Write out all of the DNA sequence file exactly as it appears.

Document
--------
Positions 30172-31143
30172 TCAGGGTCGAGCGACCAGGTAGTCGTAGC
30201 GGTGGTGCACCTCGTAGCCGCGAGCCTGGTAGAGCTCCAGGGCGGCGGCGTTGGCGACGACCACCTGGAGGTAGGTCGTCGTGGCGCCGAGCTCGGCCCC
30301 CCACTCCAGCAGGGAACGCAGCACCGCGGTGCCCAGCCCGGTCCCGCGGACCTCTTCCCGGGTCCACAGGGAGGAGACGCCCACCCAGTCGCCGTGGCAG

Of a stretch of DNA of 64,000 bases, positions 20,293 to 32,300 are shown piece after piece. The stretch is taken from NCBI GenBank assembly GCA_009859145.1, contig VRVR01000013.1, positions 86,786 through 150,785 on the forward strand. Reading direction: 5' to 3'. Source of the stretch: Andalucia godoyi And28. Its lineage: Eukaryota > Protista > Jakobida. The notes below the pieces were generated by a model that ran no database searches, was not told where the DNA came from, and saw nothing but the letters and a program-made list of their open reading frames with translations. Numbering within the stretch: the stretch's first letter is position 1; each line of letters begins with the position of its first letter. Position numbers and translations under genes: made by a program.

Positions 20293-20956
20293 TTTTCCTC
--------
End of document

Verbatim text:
Positions 30172-31143
30172 TCAGGGTCGAGCGACCAGGTAGTCGTAGC
30201 GGTGGTGCACCTCGTAGCCGCGAGCCTGGTAGAGCTCCAGGGCGGCGGCGTTGGCGACGACCACCTGGAGGTAGGTCGTCGTGGCGCCGAGCTCGGCCCC
30301 CCACTCCAGCAGGGAACGCAGCACCGCGGTGCCCAGCCCGGTCCCGCGGACCTCTTCCCGGGTCCACAGGGAGGAGACGCCCACCCAGTCGCCGTGGCAG

Of a stretch of DNA of 64,000 bases, positions 20,293 to 32,300 are shown piece after piece. The stretch is taken from NCBI GenBank assembly GCA_009859145.1, contig VRVR01000013.1, positions 86,786 through 150,785 on the forward strand. Reading direction: 5' to 3'. Source of the stretch: Andalucia godoyi And28. Its lineage: Eukaryota > Protista > Jakobida. The notes below the pieces were generated by a model that ran no database searches, was not told where the DNA came from, and saw nothing but the letters and a program-made list of their open reading frames with translations. Numbering within the stretch: the stretch's first letter is position 1; each line of letters begins with the position of its first letter. Position numbers and translations under genes: made by a program.

Positions 20293-20956
20293 TTTTCCTC